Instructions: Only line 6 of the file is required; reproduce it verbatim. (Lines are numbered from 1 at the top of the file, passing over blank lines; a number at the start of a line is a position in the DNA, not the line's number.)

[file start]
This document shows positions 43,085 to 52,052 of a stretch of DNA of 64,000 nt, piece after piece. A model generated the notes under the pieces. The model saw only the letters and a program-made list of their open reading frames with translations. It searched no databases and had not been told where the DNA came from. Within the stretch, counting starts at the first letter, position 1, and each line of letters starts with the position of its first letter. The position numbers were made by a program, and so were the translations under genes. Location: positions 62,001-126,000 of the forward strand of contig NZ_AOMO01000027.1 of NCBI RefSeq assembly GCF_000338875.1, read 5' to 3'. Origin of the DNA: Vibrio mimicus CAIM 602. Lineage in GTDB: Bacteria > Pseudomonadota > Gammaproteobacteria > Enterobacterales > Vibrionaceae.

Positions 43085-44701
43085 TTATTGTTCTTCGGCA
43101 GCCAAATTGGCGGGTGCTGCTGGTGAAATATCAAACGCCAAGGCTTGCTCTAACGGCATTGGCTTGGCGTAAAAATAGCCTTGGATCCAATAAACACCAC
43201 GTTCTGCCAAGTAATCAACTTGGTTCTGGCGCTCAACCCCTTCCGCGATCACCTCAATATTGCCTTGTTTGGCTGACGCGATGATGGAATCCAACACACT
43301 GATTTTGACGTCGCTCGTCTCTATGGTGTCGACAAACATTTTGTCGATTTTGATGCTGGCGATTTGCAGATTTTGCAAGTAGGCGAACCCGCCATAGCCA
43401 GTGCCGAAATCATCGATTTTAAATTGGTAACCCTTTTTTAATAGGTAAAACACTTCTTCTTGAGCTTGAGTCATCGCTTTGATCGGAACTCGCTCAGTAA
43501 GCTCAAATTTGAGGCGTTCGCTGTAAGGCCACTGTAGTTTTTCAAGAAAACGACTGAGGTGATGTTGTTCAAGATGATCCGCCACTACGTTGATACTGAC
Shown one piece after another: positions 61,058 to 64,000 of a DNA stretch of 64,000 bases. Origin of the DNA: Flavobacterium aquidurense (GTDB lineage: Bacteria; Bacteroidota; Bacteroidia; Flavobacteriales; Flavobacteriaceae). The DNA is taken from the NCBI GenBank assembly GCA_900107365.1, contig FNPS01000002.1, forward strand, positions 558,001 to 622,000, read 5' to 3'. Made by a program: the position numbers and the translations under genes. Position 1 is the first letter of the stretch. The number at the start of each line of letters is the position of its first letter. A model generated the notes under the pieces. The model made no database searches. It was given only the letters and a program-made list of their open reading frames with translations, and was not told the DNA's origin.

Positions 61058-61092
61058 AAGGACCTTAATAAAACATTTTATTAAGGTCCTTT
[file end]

43301 GATTTTGACGTCGCTCGTCTCTATGGTGTCGACAAACATTTTGTCGATTTTGATGCTGGCGATTTGCAGATTTTGCAAGTAGGCGAACCCGCCATAGCCA